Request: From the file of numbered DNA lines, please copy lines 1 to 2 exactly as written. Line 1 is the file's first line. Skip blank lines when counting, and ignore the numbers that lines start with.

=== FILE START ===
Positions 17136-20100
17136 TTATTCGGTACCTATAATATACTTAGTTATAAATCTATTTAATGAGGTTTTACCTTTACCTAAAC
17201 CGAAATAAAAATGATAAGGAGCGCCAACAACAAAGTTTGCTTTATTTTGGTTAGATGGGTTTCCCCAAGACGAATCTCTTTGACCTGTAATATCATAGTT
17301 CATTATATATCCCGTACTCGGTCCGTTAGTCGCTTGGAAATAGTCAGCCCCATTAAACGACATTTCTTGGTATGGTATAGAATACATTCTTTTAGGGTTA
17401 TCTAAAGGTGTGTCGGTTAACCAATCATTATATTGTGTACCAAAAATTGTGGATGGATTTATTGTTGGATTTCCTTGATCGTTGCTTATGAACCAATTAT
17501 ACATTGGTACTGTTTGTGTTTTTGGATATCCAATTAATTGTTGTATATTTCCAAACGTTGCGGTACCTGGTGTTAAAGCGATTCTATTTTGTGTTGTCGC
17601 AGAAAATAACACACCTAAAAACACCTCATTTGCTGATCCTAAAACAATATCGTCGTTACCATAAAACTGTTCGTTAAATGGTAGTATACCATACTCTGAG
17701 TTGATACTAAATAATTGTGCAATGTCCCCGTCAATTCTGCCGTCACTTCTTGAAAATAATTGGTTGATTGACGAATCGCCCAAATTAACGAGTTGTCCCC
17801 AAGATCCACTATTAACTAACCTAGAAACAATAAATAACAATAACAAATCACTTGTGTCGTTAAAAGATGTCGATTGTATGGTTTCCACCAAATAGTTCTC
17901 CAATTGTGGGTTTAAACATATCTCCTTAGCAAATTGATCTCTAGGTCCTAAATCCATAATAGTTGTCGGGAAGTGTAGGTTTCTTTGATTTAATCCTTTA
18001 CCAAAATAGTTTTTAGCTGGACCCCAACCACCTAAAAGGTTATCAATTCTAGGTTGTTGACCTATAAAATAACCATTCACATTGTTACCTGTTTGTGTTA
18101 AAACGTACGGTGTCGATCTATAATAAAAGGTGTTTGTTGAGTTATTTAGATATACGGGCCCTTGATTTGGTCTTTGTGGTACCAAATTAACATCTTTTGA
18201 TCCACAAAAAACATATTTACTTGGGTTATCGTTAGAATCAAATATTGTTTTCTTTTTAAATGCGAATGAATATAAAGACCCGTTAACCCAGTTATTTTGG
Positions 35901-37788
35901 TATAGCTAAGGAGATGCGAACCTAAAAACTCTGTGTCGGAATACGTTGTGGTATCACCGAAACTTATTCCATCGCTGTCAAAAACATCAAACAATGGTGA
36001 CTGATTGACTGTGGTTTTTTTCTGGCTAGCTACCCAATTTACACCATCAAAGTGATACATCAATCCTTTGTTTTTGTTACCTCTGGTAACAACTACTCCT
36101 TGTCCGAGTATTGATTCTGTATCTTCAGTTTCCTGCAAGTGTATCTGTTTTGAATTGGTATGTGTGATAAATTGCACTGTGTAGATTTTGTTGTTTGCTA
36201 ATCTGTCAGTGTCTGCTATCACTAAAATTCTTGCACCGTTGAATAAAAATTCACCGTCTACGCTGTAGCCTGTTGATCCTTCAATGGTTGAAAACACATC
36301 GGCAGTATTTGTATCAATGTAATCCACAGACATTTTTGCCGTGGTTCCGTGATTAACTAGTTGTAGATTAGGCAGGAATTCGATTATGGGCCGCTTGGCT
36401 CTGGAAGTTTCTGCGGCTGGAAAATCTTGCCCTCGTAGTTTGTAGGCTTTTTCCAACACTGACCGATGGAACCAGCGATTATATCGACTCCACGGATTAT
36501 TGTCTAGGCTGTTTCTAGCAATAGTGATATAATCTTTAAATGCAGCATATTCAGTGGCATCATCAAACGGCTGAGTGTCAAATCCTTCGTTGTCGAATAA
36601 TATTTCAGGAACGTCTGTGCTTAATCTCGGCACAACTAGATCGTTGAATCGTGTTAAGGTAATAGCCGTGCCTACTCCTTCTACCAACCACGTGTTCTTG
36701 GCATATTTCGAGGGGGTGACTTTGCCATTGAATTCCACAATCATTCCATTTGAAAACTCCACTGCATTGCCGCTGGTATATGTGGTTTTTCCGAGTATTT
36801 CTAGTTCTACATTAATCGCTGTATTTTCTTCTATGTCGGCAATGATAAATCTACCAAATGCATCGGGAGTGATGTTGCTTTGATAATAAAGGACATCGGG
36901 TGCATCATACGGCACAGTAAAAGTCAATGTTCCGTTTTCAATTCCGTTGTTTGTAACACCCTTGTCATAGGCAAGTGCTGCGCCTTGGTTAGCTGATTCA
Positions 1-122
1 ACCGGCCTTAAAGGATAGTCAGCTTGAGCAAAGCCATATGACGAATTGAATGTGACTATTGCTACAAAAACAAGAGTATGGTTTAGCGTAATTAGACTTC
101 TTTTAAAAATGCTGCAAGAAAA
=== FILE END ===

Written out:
Positions 17136-20100
17136 TTATTCGGTACCTATAATATACTTAGTTATAAATCTATTTAATGAGGTTTTACCTTTACCTAAAC